I see another trend in Christian circles today. It’s the opposite. It’s direct attack on the President’s character and very little informed commentary on his policies. In fact, I’ve seen several Christian leaders speak out quickly against policy – parroting what the MSM has fed the public – only to have to delete or apologize for rash and premature comments when they learn what they repeated wasn’t true or was mischaracterized by the media.

In addition, morale is up in places where our country needed morale to be up: law enforcement at the local level and in our military. Under the Obama administration, local law enforcement felt unsupported and in reality, under siege. A separate Military Times poll found Obama’s popularity at a dismal 15 percent among the military in 2014.

The economy is soaring. Conservative principles are being implemented at every level of government, and one can measure Trump’s impact through:

  • A soaring economy
  • Record employment (especially of minorities)
  • Hopeful peace among the Koreas
  • The U.S. embassy located in Jerusalem
  • Renegotiation of treaties and trade deals that had put the U.S. at an unfair advantage, negatively impacting everything from farming to manufacturing
  • Reducing regulations that were choking efficiency and common sense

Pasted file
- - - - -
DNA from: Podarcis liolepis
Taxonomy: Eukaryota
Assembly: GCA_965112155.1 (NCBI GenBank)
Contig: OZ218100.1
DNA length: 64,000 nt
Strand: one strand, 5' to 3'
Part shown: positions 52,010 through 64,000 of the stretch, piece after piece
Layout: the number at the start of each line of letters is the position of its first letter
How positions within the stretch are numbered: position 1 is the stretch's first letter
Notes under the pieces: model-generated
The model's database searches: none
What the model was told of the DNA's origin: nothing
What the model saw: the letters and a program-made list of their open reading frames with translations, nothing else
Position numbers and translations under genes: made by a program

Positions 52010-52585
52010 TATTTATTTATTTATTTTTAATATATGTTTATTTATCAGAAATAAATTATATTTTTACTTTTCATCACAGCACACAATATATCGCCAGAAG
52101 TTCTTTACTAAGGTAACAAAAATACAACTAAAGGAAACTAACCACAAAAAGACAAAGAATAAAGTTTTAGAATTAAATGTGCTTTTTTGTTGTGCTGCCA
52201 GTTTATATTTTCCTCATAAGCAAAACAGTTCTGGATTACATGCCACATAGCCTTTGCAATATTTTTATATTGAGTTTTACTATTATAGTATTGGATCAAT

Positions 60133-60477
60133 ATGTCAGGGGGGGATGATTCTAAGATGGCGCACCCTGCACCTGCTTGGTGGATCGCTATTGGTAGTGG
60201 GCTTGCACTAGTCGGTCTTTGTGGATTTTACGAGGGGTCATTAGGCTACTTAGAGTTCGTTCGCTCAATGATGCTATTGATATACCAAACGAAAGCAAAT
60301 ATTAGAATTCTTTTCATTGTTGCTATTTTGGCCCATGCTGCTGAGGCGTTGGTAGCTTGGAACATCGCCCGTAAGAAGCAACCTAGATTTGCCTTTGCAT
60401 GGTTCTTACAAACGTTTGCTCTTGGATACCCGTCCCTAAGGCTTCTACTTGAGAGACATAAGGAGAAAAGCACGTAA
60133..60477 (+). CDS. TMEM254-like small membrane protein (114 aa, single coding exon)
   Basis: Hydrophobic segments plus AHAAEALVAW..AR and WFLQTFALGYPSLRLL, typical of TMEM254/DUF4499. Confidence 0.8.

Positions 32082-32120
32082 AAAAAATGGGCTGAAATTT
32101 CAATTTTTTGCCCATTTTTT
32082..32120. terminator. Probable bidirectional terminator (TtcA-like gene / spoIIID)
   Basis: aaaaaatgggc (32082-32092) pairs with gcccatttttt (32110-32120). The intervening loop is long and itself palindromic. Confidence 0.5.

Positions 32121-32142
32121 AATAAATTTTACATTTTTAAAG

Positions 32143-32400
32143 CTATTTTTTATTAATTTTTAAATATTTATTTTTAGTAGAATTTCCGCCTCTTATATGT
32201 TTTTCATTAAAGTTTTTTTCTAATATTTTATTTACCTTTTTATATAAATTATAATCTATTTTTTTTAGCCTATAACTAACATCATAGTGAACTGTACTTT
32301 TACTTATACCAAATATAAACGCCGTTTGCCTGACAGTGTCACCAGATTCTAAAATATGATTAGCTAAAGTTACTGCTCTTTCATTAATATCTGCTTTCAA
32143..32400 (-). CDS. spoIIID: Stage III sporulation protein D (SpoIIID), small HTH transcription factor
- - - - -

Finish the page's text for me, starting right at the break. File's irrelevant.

• The incessant whining and vulgarity among cultural elites in the media, academia, Hollywood, and Democrats

As I said before, I voted for Trump. For varied reasons. Many times, I cringe when he tweets and when he speaks. As I said, I cannot vouch for his character. I can say that he seems to give in direct recompense to how he receives. There’s so much corruption and banality in our culture and political structures that I don’t expect Trump to be my pastor. I want him to “get things done.” I do think he’s bribe-proof. How do you bribe a billionaire? How do you offer someone fame/fortune/influence who already has it all? How do special interests woo such a person? They just can’t. He is his own man, for better or worse. And that may be another reason he’s so hated. He is not one of “them.”

I see Trump as a reform agent. He is earnestly and diligently seeking to fulfill campaign promises. He has a vision to “Make America Great Again,” and he is working to accomplish that through the implementation of new policies and the revocation of others that were ill-conceived and damaging.

A sniper must focus completely on his target. They exclude everything around them and pour every bit of concentration into hitting what they’re aiming at. I think this is what we see going on in our culture today as well. The President is the target, and everyone is so focused on vilifying him that they cannot see/hear/read/research/believe other perspectives and viewpoints.

Trump doesn’t make it any easier for himself with his tone and ego. As a showman, I often wonder how much of his bombastic vitriol is a carefully cultivated image. The man gets things done. Let’s take a deep breath and remove our fingers from our social media and blog triggers.

On this day...

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Jeff Noble

Jeff is the pastor of Northstar Church in Blacksburg, Virginia. He grew up in Arkansas, loves fantasy football and is an Apple fan boy. Follow him on Twitter or Instagram @journeyguy.